Conference PaperPDF Available


A..Ure1, R. Westaway2, D.R. Bridgland3, T. Demir4, K. Ernstson5, 1School of Environmental, Earth and Ecosystem
Science, The Open University, UK; 2School of Engineering, University of Glasgow, UK; 3Department of Geography, Durham University, UK; 4Faculty
of Letters, Geography Department, Akdeniz University, Antalya, Turkey; 5Faculty of
Philosophy 1, University of Würzburg, Germany;
Introduction: Since the publication of Ure et al.
[1], field studies and laboratory analyses have further
strengthened the hypothesis for the Kaş impact struc-
ture. Kaş is a small town on the Mediterranean coast of
the Teke Peninsula in southern Turkey: 36.1999° N,
29.6396° E (Fig. 1). The local bedrock is Cretaceous
marine limestone, and the proposed impact structure
shows many features with extreme similarity to The
Rubielos de la Cérida impact structure in Spain [2].
Based on stratigraphical evidence, uplift and subsid-
ence rates, an age from the Pleistocene epoch is proba-
Fig. 1: Google Earth view of Kaş Bay and its sur-
roundings. Yellow lines delineate suggested extrapola-
tion of concentric structures on the Turkish mainland
to the sea implying a diameter of the structure of at
least 10 km. Circle denotes the group of small islands
interpreted as the central peak of this inferred impact
Method: Extended field studies focused on further
impact event characteristics. The geology was exam-
ined for signs of shock metamorphism and impact re-
lated rock deformation along with possible melt or
decarbonization. Complementing earlier field cam-
paigns [1] rock samples were collected for analysis
including thin section preparation, X-ray fluorescence
(XRF) and magnetic susceptibility.
Results: Geomorphology As is clearly observed in
the field, the concentric structures to the east of Kaş
bay (Fig.1) are stepped in a uniform pattern and are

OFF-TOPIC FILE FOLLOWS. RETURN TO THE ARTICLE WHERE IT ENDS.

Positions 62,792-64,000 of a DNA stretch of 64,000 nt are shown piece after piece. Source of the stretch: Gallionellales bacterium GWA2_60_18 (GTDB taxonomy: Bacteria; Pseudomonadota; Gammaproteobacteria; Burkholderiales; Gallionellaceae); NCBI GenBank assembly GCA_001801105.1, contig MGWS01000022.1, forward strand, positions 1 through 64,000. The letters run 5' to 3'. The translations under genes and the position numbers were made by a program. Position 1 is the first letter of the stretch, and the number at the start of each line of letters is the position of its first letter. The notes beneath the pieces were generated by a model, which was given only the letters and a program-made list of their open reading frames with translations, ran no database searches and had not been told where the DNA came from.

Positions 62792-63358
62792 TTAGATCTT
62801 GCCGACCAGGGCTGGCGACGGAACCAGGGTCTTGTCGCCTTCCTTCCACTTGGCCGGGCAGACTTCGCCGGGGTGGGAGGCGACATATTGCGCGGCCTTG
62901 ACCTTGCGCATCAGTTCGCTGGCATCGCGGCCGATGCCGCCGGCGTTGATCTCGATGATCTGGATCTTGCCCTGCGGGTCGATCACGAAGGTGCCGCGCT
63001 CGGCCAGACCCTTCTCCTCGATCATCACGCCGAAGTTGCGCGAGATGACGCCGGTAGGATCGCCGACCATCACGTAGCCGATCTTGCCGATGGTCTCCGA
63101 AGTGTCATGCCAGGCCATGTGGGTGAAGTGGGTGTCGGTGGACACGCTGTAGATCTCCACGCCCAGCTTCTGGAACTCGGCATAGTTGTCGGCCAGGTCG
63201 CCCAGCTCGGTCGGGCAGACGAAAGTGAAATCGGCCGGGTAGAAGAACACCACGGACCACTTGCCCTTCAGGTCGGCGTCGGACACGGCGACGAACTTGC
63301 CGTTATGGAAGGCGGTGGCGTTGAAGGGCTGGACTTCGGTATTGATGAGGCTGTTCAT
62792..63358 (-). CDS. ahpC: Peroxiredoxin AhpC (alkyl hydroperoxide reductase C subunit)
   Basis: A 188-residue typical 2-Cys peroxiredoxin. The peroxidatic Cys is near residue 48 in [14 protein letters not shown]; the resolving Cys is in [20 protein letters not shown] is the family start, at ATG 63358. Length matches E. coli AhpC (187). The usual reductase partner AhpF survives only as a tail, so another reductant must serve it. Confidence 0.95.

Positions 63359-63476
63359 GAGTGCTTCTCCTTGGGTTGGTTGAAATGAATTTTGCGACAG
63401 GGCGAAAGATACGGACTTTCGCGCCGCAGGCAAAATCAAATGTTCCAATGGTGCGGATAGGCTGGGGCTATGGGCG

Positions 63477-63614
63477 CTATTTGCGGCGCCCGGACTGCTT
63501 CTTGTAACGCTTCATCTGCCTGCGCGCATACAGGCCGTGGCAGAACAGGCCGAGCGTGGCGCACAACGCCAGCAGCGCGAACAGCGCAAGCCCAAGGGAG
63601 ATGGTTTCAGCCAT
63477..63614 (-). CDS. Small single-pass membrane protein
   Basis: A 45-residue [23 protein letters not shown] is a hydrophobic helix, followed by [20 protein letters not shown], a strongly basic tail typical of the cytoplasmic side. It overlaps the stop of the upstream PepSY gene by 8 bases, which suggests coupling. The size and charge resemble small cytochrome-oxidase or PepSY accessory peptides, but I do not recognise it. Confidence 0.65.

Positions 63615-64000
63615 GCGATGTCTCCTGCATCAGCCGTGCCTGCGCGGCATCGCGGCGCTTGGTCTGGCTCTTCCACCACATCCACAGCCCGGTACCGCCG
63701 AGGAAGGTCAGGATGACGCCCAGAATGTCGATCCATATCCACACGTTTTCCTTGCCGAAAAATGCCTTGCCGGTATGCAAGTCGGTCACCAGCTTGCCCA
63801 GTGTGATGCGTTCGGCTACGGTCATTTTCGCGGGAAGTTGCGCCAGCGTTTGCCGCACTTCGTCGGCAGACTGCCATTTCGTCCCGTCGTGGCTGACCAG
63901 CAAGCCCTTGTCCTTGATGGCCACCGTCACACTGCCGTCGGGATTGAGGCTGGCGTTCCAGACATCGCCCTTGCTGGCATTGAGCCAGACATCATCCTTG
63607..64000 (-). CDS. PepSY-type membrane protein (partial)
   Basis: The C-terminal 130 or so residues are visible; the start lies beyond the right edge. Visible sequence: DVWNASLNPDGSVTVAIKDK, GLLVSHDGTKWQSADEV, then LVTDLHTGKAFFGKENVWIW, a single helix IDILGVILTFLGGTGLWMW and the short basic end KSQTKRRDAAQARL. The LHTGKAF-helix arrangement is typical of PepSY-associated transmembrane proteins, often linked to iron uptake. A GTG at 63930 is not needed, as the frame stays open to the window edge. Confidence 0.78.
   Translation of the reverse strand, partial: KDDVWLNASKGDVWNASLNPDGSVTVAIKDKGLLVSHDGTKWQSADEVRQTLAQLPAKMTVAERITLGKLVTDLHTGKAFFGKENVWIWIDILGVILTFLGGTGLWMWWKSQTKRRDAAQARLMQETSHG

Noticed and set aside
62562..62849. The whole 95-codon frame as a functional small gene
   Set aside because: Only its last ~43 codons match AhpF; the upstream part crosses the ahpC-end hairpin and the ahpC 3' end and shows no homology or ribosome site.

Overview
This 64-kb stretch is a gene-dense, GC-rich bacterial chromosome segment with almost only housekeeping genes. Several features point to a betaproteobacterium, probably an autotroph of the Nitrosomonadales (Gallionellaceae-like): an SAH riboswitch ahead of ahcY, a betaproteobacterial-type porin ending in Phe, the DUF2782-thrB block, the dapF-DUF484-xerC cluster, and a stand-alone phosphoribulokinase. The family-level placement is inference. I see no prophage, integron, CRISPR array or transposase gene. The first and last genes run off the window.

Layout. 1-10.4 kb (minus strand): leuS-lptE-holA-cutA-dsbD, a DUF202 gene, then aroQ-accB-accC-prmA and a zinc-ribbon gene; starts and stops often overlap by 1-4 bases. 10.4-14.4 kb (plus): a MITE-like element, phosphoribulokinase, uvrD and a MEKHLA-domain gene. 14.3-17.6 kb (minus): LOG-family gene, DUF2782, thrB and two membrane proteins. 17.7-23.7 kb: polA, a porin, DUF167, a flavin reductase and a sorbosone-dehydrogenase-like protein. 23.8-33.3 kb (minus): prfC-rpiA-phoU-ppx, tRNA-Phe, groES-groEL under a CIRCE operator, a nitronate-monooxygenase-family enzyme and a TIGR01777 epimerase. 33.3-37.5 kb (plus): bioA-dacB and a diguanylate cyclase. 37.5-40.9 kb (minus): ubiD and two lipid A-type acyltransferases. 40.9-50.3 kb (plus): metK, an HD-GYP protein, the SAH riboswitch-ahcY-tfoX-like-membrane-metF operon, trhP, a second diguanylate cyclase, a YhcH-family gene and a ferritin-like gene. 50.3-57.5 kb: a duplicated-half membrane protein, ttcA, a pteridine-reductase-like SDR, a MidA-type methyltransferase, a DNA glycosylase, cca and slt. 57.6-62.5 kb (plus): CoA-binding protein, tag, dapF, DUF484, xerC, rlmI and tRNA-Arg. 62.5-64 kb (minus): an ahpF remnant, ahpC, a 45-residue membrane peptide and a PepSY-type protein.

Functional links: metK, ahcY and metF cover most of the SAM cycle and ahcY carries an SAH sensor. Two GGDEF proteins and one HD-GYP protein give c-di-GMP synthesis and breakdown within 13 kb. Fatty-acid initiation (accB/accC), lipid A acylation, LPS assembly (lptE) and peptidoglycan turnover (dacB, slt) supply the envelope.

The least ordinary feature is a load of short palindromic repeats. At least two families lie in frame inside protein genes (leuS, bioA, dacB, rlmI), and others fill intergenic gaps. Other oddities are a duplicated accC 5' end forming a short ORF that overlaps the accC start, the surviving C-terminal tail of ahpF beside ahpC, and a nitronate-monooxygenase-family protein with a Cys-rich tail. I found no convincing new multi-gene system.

therefore assumed to be marginal collapse zones from
the impact cratering modification stage [3] (Fig. 2a).
The same geomorphological structure to the north-
west of Kaş bay is seen in the cross section marked A-
A (Fig. 2b,c)[4].
Fig. 2: (a) Diagrammatic view from ‘The development
of a complex impact structure’ [3], showing the final
structure. (b) Simplified geological map of the Teke
Peninsula [4]. (c) Cross section through A-A showing
marginal collapse towards the bay on the north-west of
Kaş Bay.
Impact breccias Increased amounts of polymict and
monomict breccias, along with breccia dikes, a promi-
nent feature in impact structures [5], megabreccias, and
breccia-in-breccia [6] were found to encircle the area
interpreted as the central peak (Fig. 3a). Peculiar brec-
cias containing coherent fractured clasts with pre-
served fitting (Fig. 3b&c) indicate movement under
confining pressure conditions [6].
Decarbonization/carbonate melt In contrast to sili-
cate rocks, carbonate rocks do not quench to form
glass. Under impact high PT conditions, limestone can
melt or decarbonize with subsequent, in part immedi-
ate, recrystallization. Like in other impact structures
1455.pdf49th Lunar and Planetary Science Conference 2018 (LPI Contrib. No. 2083)
with a partial carbonate target (e.g. Azuara/Rubielos de
la Cérida, Spain [2], Haughton Dome, Canada [7])
such relics of carbonate melt/decarbonization are
abundant in the investigated area. On Kastellorizo a
white porous carbonate rock was observed in contact
with a scour plane of a polymict breccia interpreted as
a variety of pseudotachylite (Fig. 4a ) [2]. Limestone
clasts from the central peak show a vesicular and